I would not recommend giving dogs gravy made with flour, my dog is allergic to gluten and it makes him very sick. We have to buy him special grain free dog food that has wild fish, sweet potatoes, veggies and seeds in it... he eats better then 99% of people do!

I can't see most dogs stomaching grains too well either since it is not a natural food (or healthy) for them.... and unless you have an evil plan that involves the employees cleaning up the kennels with a mop from digestive issues, i would stay away from feeding the dogs grain products.

I do know that most dog foods already have lots of gluten-this and corn starch-that in it... which i definitely do not agree with. But its probably best not to add even more starches to the diet.

Eggs and egg yolks are a great idea, fatty poultry and meat (and their drippings), salmon fat/skin, nuts and nut butters, bone marrow.. etc. It will be best for the dogs to eat something that is most natural for them (meat and fats). Brown rice, sweet potatoes and other gluten free carbs will work with most dogs digestive systems and are quite calorie dense.

 

Hello, I am glad you are looking to help these dogs, it is a very noble thing. However, as a liscenced veterinary technician, i must express my GRAVE concern here. You should NEVER, and i do mean NEVER ask and take advice given over the internet, unless it is credible, documented, research-based information. calorie count is NONE OF THE ABOVE.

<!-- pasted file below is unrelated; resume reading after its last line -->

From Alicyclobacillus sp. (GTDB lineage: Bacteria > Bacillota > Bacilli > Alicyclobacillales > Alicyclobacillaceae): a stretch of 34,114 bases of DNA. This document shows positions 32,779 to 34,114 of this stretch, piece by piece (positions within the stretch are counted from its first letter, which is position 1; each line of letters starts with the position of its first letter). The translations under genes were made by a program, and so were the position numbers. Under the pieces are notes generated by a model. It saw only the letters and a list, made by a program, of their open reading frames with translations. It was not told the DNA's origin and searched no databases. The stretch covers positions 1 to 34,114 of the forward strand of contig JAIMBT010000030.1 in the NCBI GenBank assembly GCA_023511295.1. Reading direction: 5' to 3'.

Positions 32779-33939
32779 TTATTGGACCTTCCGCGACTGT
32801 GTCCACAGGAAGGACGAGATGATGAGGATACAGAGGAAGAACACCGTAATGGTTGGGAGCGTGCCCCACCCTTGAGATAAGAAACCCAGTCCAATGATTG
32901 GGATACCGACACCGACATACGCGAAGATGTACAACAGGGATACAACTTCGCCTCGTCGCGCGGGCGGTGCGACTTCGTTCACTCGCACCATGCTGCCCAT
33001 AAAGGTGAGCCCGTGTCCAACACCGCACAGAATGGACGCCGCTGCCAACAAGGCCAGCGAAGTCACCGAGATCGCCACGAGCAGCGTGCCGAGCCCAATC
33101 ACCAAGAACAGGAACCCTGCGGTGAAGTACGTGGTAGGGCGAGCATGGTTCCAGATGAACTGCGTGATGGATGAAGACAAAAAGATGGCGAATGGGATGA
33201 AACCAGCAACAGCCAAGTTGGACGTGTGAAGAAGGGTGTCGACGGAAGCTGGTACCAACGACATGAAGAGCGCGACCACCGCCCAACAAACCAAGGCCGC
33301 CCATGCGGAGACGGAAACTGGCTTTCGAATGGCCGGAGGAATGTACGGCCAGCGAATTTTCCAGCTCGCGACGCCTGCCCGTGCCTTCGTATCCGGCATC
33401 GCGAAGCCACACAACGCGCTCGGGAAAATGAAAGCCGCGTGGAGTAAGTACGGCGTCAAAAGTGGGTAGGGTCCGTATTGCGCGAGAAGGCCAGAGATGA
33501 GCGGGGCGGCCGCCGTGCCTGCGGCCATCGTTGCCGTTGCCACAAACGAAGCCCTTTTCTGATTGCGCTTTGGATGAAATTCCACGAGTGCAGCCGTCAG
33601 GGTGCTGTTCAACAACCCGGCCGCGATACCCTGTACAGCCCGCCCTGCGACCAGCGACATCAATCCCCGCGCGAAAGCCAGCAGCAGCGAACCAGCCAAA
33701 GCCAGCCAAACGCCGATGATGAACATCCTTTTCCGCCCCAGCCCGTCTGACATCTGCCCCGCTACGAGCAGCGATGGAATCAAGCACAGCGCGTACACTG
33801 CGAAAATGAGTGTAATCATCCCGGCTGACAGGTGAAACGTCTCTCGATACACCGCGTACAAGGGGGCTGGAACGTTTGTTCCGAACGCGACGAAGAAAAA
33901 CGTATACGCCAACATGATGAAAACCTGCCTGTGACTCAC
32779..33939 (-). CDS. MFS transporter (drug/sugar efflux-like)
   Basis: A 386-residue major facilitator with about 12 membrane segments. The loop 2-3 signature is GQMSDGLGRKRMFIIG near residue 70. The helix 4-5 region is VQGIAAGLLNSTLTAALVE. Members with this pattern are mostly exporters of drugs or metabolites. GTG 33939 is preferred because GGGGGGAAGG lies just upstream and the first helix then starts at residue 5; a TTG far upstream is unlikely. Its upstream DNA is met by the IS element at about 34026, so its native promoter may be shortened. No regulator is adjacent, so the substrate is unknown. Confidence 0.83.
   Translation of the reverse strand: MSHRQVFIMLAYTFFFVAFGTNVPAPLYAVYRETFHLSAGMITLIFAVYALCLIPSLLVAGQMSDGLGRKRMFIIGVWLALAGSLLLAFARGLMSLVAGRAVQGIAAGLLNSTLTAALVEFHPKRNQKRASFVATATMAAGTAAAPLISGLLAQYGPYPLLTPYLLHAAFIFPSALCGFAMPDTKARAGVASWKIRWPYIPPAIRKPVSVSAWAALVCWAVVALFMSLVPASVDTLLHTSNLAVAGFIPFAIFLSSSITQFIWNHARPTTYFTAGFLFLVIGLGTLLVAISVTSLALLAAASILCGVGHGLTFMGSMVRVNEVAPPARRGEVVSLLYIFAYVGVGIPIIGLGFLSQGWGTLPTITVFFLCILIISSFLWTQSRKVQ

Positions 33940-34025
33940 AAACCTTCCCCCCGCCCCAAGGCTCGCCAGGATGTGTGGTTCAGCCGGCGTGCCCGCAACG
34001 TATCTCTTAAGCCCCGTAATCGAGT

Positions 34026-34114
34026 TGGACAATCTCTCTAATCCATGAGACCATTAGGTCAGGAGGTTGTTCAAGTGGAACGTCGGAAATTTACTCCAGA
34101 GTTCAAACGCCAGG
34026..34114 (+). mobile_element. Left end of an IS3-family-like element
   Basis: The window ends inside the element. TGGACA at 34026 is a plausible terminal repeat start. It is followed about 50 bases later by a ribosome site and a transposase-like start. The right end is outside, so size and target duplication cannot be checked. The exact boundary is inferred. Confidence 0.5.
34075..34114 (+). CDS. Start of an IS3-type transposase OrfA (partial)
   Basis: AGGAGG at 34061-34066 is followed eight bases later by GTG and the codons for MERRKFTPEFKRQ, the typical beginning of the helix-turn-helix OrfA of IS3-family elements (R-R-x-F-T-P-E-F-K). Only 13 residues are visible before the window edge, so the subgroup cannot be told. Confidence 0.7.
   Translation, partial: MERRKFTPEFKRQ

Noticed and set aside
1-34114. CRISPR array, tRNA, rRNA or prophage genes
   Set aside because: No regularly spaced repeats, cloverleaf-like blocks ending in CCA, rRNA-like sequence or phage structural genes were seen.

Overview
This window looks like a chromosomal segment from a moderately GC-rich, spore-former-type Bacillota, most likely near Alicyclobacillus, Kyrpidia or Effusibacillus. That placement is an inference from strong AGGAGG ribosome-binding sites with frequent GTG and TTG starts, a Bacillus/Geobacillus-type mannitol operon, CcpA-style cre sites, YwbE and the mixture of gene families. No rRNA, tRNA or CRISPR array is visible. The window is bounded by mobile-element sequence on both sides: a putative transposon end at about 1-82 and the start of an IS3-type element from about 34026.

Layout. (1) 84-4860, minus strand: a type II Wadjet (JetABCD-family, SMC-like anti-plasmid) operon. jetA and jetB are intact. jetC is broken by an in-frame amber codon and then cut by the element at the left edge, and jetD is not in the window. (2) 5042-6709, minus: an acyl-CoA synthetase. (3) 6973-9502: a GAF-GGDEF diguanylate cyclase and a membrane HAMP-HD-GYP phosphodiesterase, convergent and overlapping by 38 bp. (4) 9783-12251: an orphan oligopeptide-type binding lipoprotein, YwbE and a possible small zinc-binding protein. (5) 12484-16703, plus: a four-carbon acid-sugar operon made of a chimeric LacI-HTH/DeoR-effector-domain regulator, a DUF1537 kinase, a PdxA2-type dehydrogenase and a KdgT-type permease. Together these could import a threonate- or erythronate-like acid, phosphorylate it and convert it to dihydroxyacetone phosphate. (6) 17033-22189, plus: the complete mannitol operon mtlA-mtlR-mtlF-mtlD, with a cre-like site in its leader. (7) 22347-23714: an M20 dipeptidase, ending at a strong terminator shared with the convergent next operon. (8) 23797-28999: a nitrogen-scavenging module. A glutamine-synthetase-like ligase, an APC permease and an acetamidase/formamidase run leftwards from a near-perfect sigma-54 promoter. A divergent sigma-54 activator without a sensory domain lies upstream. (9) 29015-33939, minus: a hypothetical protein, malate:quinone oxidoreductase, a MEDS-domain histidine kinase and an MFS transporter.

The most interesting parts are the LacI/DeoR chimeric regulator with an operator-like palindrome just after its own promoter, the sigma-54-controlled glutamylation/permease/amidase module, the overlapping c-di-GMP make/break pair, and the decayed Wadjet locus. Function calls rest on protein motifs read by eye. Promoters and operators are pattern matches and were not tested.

fist of all, i believe it is likely out of the shelter's protocol (i would HOPE it would be) for ANYTHING to be fed to the dog's outside of the selected food provided by the medical staff at the shelter. I DOUBT they will allow you to feed them anything outsie of their normal diet.

    secondly, consider the REASON the dogs are underweight. if they are not being fed enough, this should be pointed out to the mangerial staff and the problem corrected. if the dog has a medical condition (such as Giardia, Parvo, etc) it MUST BE TAKEN CARE OF ASAP!